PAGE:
The Government Administration & Elections Committee has a noon meeting today to take up a bill on social services. According to the legislation, it:
“. establishes the Community Choices program to assist the elderly, people with disabilities, and their caregivers in gathering information and making long-term care decisions;
2. changes eligibility requirements, funding, and participation levels for the Department of Social Services (DSS)-administered home care program for people with severe disabilities (the so-called “Katie Beckett” waiver);
3. requires all municipalities to appoint a municipal agent for the elderly and gives the agents discretion regarding their duties;
4. adds to the information health insurance-related entities must provide DSS to assist the department in locating people enrolled in Medicaid who also have other insurance;
5. directs to DSS certain third party beneficiary payments that would otherwise have been disbursed to policy holders when the insured is indebted to the department; and
6. permits certain Bureau of Rehabilitative Services employees to purchase state pension credits.
It also repeals (1) a provision allowing the Department of Administrative Services to deposit Riverview Hospital Medicaid payments in a nonlapsing General Fund account for DSS to pay Medicaid claims and (2) a DSS personal care assistance home-care pilot program for the elderly made unnecessary by the department’s implementation of a statewide waiver.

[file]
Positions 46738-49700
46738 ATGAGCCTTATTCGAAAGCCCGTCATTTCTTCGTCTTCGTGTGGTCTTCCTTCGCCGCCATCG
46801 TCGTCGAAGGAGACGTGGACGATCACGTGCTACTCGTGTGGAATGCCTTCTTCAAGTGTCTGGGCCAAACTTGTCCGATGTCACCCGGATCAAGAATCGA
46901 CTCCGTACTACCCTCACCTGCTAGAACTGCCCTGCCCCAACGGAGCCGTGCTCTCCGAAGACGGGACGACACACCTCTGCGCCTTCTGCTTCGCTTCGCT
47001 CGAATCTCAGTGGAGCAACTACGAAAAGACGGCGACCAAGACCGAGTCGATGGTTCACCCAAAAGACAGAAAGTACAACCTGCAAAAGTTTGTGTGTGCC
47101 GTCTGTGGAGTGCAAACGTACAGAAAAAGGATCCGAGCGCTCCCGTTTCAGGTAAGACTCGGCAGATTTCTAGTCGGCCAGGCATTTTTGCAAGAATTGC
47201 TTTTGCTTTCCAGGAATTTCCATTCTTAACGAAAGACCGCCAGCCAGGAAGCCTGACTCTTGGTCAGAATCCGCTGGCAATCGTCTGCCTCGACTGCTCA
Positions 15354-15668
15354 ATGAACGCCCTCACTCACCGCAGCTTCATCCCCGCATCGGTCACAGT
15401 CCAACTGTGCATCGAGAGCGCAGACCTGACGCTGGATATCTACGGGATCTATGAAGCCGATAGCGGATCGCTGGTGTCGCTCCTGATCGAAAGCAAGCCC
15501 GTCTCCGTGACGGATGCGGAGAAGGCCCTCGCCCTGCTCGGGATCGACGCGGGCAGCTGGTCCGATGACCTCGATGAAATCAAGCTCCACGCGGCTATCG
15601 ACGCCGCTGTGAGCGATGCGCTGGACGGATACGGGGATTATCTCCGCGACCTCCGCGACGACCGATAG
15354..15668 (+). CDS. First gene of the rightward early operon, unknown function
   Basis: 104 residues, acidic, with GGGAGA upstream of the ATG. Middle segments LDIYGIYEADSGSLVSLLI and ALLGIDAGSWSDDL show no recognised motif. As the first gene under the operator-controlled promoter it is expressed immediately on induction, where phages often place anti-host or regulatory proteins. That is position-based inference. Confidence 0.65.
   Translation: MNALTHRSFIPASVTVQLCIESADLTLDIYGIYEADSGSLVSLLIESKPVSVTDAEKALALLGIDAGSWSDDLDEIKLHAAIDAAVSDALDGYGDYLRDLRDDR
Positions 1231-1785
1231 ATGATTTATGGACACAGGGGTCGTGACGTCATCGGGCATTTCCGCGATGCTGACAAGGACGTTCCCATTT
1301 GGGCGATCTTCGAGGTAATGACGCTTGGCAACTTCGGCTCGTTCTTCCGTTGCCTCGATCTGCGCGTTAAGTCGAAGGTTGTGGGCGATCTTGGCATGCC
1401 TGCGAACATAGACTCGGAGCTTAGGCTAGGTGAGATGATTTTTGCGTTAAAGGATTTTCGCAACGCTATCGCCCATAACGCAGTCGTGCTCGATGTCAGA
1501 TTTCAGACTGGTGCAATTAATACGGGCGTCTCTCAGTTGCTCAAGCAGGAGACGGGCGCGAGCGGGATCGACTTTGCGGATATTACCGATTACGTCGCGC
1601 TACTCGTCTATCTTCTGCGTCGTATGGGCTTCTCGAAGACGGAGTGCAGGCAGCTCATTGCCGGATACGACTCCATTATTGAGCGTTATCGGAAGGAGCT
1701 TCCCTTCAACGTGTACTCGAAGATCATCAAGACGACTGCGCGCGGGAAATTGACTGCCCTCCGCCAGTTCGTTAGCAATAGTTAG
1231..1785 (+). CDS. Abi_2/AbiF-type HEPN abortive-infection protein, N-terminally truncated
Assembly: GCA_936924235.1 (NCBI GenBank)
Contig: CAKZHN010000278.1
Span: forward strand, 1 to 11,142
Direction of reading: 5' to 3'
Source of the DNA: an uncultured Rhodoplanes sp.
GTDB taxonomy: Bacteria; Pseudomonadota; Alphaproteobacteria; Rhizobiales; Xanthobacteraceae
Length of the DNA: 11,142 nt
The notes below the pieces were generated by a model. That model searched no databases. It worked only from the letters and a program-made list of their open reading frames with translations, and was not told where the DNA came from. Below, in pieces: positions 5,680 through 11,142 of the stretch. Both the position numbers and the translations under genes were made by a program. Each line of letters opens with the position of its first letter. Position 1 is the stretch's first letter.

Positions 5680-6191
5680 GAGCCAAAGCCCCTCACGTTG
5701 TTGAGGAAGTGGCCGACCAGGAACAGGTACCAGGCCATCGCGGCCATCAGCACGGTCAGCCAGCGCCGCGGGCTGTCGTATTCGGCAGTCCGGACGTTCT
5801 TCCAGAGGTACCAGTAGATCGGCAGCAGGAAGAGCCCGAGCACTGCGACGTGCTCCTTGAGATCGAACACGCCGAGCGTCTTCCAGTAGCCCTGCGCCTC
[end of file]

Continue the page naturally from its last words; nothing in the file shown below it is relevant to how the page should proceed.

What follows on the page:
Current law requires municipalities to have an appointed municipal agent for the elderly if a local ordinance requires it. Under the bill, one must be appointed even if the town has no such ordinance. Agents perform functions to assist elders in learning about community resources and filing for benefits; they are also required to submit annual reports to state and local government officials. DSS generally oversees their performance and, in conjunction with area agencies on aging, provides basic training about such things as simple bookkeeping and available housing resources.
The bill removes an elected state official from the list of those who can be appointed town agents, leaving as eligible a (1) member of a municipal agency for the elderly or (2) municipal resident with a demonstrated interest in the elderly or programs for the aged. It makes agents’ functions discretionary and replaces their annual written reports with a requirement that they report to the town’s chief elected official or executive officer and DSS on consumers’ needs and problems along with recommendations for improving elderly services.”